Depth -- Six games in three weeks doesn't sound like a lot. After all, teams usually play the same number of games in the tournament that they do every week. However, coming off a tough regular season and grueling conference tournament, it helps to have extra bodies to bring off the bench. Depth also helps a team that has multiple offensive options, in case a key shooter goes cold.
Case in point: Kentucky's championship teams in 1996 and 1998 seemed to come at you in waves. Last year's Tar Heels had seven legitimate scoring threats.
But don't always count on it: Okafor still played 38 of 40 minutes in a championship game that was over by halftime in 2004. Duke has won three championships in 15 years largely on the strength of their starters.
This year's model: Florida, coached by former Kentucky assistant Billy Donovan, has nine players averaging double-figure minutes. Boston College also has nine and plays a linebacker style of basketball.
Watch out: Duke rarely goes more than six or seven deep, and they've paid for it against physical Big Ten teams like Indiana in 2002 and Michigan State last year. Both times the Blue Devils ran out of gas.
A veteran coach -- Players come and go in four years (or less), but college basketball coaches seem to stick around forever. Of all the factors that determine NCAA champions, this is one of the most telling. Whether its legends like Krzyzewski, Smith and Knight; lifers like Calhoun, Gary Williams and Izzo; or finally-winning-the-big-ones like Olson, Boeheim and Roy Williams, the list of championship coaches is indeed select.
Case in point: Nearly every champion in recent memory has a coach you've heard of.
But don't always count on it: Steve Fisher is the all-time example here, winning the title as an interim coach at Michigan in 1989. Tubby Smith won it in his first year at Kentucky, but he had a solid track record before coming to the Wildcats.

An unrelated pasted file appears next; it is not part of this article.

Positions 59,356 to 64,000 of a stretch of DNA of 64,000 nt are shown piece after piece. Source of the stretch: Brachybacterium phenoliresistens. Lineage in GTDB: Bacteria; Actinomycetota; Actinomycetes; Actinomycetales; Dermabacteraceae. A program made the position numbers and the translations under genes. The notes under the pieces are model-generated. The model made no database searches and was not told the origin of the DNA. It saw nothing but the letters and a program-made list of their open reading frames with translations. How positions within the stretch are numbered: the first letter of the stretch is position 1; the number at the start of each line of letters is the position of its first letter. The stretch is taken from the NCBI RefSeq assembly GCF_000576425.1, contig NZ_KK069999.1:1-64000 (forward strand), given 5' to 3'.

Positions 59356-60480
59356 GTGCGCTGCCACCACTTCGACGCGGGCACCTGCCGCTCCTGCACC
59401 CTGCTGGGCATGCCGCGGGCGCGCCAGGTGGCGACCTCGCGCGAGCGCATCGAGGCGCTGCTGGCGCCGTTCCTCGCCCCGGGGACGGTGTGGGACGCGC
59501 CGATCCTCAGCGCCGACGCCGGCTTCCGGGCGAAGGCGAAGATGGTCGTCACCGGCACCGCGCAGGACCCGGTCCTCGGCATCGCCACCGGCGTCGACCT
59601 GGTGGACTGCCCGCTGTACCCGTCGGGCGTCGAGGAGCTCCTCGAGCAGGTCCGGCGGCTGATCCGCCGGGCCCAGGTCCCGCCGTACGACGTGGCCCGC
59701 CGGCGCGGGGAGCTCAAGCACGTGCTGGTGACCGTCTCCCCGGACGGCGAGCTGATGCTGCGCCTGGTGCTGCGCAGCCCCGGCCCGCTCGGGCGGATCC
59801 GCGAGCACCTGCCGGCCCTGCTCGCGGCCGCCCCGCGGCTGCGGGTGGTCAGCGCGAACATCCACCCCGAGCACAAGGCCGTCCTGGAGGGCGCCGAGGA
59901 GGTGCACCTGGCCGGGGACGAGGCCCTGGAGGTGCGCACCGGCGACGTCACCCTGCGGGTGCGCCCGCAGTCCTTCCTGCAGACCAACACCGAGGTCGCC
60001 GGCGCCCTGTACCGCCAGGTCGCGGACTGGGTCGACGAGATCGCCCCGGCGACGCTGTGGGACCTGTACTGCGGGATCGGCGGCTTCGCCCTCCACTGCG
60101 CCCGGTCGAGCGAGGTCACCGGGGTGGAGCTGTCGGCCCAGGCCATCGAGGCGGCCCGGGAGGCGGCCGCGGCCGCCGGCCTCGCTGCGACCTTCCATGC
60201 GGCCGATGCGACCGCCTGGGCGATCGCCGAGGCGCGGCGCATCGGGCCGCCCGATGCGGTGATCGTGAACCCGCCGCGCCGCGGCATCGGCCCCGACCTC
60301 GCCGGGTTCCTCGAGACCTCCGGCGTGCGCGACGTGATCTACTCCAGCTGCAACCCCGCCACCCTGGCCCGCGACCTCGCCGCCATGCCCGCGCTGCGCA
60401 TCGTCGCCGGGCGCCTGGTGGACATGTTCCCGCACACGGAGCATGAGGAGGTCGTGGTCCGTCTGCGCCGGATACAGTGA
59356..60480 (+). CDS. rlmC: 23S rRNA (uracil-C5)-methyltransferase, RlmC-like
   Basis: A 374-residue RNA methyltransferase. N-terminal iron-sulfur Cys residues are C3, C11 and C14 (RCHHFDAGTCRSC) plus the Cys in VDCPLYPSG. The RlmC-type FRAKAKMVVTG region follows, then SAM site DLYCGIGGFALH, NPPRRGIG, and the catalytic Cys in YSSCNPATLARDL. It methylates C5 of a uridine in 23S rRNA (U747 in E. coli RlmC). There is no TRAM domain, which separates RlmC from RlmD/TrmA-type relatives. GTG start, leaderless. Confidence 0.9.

This year's model: There's Krzyzewski and Calhoun, of course. John Calipari made the Final Four at UMass in 1996 and has rebuilt a solid program at Memphis.
Watch out: If there was ever a year for the trend to reverse, it would be this one, with the likes of Jay Wright, Jamie Dixon, Mark Few, Thad Matta and Bruce Pearl coaching top 10 teams for much of the season. But all of them will have to get past either Coach K or Coach C.
Momentum -- The conference tournament is a grind for most teams, and some argue that it helps to rest your players a bit to get them ready for the Big Dance. But nothing helps prepare a team for the atmosphere of the NCAAs like a conference tournament, in which lower-seeded teams are desperate for wins and ticket distribution ensures an equity that keeps home-court advantages to a minimum in the major conferences.
Case in point: No team takes the conference tournament more seriously than Duke. The Blue Devils have won six of the past seven and preceded titles in 1992 and 2001 with ACC tournament championships. NC State keyed its run to the title in 1983 by winning the ACC tournament just to secure a bid. UConn outlasted Pitt in the 2004 Big East final, and Michigan State won the Big Ten tournament in 2000.
But don't always count on it: In deep conferences like the Big East and ACC, sometimes the best team doesn't win its league tournament but saves its best stuff for the bigger tournament to come. Maryland in 2002 and Syracuse in 2003 followed this path.
This year's model: Conference tournaments are yet to come, but of the top teams, only Duke, Gonzaga, Memphis and George Washington have won each of their last 10, and three of those play in non-power conferences. UConn and 'Nova are 9-1 with the only losses coming to each other.
Watch out: Michigan State and Florida have split their last 10 games. Pitt, Iowa and West Virginia are 6-4.